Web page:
Speaking impromptu is hard. Ask the average person in a meeting to “update us on the project you’re working on;” if they’re not prepared, it’s show up and throw up.

But if you have trouble coming across as organized in impromptu settings, you might take a lesson from comics who rely on repeated routines to churn out reliable laughs.

These repeated routines are called “shticks.” And if you want to learn how to quickly organize your thoughts in a meeting, you should consider developing your own shtick. Such routines can help make you sound smooth in impromptu situations.

A “shtick” is a Yiddish term for a comic routine. For performers, a shtick is a standard bit that they return to over and over again to reliably get laughs.

Jeff Foxworthy could always get a laugh with “Hi, you might be a redneck if…” shtick.

Rodney Dangerfield’s shtick was “I don’t get no respect.”

But you can use a non-comic shtick or routine to quickly organize your thoughts and reliably get you through impromptu speaking situations.

There are many impromptu speaking shticks that you can rely on, some of which you may already know.

Let’s say that someone asks you to tell what’s going on with a major project.

You can use the “Good news/bad news” shtick. You’d say, “Well, there is the good news and there is bad news.” And then you can organize your thoughts around those two ideas.

One of my clients told me that he uses the “Three Ons” shtick. In meetings, he organizes his thoughts around “Whether we’re ‘on budget’, ‘on schedule’ and ‘on scope.’”

To get started, we suggest our clients organize their thoughts around the following three-point shtick:

  • What’s happened so far?
  • What are the challenges?
  • And what are we doing to meet the challenges?

These shticks quickly put your thoughts into a little organized story that your listeners can easily follow.

Let’s say that someone says to you “Carl, why don’t you update us on what’s happening with the Marietta Project?”

Rather than speaking in a stream-of-consciousness ramble, you’d turn to your shtick, laying out your simple story.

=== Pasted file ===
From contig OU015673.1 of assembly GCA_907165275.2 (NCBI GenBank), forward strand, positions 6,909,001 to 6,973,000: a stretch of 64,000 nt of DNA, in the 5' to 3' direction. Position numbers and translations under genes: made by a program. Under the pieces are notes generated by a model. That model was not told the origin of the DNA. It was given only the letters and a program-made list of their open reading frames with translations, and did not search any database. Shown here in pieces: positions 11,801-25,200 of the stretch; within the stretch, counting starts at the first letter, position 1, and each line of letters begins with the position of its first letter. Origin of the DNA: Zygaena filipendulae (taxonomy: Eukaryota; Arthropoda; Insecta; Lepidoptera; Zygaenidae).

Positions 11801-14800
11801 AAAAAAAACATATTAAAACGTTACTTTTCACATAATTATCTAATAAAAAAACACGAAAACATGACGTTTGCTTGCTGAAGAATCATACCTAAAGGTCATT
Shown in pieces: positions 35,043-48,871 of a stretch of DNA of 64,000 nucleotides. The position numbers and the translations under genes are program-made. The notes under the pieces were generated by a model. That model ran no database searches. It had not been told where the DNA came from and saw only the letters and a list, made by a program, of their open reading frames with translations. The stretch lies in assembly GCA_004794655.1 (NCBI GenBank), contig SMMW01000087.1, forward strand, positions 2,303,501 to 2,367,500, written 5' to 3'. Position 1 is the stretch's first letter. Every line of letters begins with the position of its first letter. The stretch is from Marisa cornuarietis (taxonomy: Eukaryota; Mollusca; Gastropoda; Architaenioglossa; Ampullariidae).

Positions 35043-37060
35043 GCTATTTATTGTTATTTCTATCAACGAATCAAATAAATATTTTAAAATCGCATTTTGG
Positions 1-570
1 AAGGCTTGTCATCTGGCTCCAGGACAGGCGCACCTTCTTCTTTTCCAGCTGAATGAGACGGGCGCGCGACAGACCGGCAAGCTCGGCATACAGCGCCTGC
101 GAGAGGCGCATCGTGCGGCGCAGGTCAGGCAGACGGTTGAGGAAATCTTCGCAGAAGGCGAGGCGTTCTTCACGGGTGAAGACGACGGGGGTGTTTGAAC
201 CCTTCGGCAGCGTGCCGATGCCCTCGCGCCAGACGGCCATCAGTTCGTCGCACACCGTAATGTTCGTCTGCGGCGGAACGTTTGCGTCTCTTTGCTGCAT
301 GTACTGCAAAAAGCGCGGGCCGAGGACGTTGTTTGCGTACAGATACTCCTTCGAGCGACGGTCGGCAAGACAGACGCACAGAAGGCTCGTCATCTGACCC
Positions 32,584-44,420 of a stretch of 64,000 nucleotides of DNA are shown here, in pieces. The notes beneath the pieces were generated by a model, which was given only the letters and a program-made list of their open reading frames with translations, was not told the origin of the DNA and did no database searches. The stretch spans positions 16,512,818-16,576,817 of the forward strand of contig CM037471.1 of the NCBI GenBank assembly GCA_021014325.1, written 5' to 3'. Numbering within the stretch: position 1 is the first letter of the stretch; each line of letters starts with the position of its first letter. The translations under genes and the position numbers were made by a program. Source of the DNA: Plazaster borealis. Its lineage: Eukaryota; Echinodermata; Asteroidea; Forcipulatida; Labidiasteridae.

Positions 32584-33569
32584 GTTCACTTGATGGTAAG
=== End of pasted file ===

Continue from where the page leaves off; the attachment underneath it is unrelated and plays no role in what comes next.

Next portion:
“Well it’s going quite well but we’re having a few issues. Let me talk about what’s happened so far, the challenges that we’re facing, and how we’re planning to meet those challenges.”

You’d then go through the three things you’ve described. “Let me start with where things stand right now.” After detailing the status, you’d say, “Now let me talk about the challenges we’re seeing.” After detailing the challenges, you’d turn to the final point of the shtick: “Finally, let’s talk about what we’re doing about these challenges.”

Shticks don’t only make it easy on the listener; they make it easy for the speaker as well. The shtick relieves you of having to think about how to structure your thoughts. Rather, you just rely on the template that’s already in your head.

Next time you’re faced with having to speak impromptu, rely on a simple shtick to pull your thoughts together.

Joey Asher

Joey AsherJoey Asher has worked with thousands of business people helping them learn how to communicate in a way that connects with clients. His new book 15 Minutes Including Q&A: a Plan to Save the World from Lousy Presentations” is available now. He is also the author three previous books including “How to Win a Pitch: The Five Fundamentals That Will Distinguish You from the Competition”, “Selling and Communication Skills for Lawyers” and “Even A Geek Can Speak.”